PVC pipes and connectors, primer and glue, brass tub drain kit, hundreds of feet of pex tubing, pipe cutters, nails, joist hangers, circuit tester, romex wire, boxes, pine planks, and so on. We had to stop shopping so as to not overload the van - we had to get back over the mountains.
Picked up some sandwiches on the way back through town, ate 'em up at the house, then got started. Almost 1 o'clock. Unstoppable, Erika was in the crawlspace with the crowbar, prying out the original wood forms that the concrete foundation and chimneys were poured into. The crawlspace is loaded with termite food like this...unbelievable.
Meanwhile, Dad and I started the tedious task of measuring lengths, heights, slopes, and angles for the plumbing system. This would include the tub trap and drain, the trap arm, and how and where it connects to the main vent. Tricky business, especially when the location of the actual drain opening in the bath tub is measured to fall over what is currently thin air - how do you measure from there?
Well, we sank a nail in the nearest joist so that the top of the nail was the height of the proposed subfloor (and consequently, the tub drain) and then sunk a stake into the dirt to mark the lateral spot at which the drain would line up. Attached a level to a line of string, and marked the height on the main vent. We calculated the length of the run and the necessary drop (1/4" per foot) and marked that spot on the vent. Compensated for the offset caused by the actual pvc fittings, and we were ready to glue our first piece of pvc into place.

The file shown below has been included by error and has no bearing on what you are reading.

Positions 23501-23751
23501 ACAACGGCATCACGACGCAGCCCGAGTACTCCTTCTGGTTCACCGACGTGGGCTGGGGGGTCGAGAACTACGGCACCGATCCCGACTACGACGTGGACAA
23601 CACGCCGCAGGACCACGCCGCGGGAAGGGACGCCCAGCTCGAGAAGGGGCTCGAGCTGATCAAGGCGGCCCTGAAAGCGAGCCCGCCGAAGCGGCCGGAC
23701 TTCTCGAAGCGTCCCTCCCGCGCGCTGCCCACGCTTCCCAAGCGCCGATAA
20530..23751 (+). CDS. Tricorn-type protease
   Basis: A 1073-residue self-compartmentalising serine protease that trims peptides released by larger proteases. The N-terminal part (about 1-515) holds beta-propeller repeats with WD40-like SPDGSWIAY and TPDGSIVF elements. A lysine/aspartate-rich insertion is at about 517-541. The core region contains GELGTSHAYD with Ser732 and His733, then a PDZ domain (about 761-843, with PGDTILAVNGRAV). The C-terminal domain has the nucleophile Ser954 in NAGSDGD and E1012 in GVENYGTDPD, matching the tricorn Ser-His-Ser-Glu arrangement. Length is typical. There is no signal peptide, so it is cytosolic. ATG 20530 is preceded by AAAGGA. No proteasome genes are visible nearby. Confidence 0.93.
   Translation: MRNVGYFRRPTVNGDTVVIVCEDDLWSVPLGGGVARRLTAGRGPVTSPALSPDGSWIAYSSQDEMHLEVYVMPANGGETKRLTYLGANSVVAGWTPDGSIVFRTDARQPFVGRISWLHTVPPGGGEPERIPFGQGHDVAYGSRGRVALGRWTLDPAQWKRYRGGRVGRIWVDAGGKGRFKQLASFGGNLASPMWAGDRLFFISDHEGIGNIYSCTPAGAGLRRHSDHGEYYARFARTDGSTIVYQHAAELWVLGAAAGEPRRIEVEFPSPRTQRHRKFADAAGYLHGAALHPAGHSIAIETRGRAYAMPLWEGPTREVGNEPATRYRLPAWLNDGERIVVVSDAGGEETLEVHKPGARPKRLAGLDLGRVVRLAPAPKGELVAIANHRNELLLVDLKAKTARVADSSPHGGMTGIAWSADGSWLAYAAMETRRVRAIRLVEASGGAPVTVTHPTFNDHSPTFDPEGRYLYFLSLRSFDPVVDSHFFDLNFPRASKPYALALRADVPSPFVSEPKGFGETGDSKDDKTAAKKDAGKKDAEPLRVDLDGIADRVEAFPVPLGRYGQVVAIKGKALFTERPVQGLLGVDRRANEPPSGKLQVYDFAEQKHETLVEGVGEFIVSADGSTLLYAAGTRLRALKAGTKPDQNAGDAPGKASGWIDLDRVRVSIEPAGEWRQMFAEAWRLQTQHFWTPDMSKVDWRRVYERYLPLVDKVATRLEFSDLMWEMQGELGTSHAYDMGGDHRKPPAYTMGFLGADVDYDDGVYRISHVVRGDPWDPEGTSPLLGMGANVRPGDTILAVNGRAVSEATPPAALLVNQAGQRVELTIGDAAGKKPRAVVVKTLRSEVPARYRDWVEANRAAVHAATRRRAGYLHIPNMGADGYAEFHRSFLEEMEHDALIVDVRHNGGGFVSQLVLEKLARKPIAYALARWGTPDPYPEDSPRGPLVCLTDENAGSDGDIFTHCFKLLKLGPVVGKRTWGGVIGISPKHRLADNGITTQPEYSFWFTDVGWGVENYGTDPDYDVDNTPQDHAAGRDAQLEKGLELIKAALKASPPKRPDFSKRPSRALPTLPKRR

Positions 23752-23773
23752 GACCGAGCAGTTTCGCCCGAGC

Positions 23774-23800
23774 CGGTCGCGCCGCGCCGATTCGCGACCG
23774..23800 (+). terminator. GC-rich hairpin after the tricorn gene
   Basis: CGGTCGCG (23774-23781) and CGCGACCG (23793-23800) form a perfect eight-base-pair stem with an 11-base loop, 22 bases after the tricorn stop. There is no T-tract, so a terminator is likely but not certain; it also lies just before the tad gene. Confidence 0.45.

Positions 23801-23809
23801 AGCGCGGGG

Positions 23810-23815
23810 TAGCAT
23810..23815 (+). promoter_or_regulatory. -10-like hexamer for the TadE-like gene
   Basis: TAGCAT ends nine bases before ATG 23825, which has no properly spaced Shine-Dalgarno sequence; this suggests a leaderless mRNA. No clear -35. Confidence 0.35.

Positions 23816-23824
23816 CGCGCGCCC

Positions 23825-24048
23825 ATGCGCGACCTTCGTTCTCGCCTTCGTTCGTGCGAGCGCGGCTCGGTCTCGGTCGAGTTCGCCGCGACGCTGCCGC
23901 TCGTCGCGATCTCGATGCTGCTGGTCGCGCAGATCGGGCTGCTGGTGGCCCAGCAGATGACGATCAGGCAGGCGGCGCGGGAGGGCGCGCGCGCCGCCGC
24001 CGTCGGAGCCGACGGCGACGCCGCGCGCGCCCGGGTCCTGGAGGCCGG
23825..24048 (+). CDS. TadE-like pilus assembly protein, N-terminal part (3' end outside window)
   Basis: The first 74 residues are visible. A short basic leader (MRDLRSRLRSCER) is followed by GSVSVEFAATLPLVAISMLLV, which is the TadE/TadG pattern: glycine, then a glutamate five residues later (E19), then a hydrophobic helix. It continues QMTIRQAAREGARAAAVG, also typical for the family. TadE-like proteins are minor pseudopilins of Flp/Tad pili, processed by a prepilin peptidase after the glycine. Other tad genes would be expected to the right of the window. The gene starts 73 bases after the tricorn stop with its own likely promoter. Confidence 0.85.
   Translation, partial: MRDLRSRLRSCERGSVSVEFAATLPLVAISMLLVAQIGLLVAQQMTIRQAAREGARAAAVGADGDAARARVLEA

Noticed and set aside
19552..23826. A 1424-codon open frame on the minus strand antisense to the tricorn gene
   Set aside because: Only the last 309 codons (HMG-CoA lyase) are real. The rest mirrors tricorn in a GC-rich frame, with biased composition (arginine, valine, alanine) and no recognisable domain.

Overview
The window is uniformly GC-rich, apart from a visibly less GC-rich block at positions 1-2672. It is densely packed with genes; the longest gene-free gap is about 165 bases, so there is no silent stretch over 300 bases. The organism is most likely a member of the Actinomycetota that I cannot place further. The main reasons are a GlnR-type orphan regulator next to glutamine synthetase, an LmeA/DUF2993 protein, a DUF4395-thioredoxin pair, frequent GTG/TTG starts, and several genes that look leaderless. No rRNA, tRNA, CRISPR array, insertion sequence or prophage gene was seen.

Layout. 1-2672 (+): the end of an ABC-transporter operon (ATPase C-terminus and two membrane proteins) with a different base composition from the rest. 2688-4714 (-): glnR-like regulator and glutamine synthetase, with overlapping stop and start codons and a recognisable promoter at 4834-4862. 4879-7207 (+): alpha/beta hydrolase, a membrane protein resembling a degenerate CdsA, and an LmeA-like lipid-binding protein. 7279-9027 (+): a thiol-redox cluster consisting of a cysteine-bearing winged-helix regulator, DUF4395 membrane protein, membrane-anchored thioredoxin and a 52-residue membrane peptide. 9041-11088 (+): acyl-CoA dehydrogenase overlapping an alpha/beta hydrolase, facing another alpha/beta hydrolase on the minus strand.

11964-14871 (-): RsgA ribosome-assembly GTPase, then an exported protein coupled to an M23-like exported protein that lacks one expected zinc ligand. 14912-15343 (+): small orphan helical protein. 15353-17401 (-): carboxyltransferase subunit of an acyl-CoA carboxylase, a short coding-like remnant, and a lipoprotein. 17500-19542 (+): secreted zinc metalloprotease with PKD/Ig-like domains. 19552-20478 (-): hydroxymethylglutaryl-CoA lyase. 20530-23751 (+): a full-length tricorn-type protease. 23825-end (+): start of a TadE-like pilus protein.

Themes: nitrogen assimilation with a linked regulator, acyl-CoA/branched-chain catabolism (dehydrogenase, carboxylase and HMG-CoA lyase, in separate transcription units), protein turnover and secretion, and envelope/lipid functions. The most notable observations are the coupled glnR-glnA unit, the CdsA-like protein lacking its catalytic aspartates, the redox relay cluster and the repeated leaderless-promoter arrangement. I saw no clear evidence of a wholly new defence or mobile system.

By the end of that day (8 o'clock), we had the new vent in place as well. Pretty much, we had taken the plumbing about as far as we could. What's next is to actually place the tub in the room so we can finalize gluing and drain positioning, but we can't do that until we have the subfloor on, and we still need to frame the floor.
We decided to use the reciprocating saw to clean up the edges of the floor where the original floor planks were still sticking out from the base of the walls. Dad sawed while I followed behind, chiseling and crowbarring what was left behind. With that completed, we have a nice flush surface to nail our new subfloor to and it should slip under the existing walls nicely.
We stood around outside in the gloaming, listened to stories from when the house of my childhood was built, and drove home. Mom had been cooking for half the day! The house was warm, the table was set, a St. Patrick's day feast of corned beef, cabbage, potatoes, and beets was ready to eat - and there was her famous spinach and artichoke dip appetizer as well as dessert! Hooray!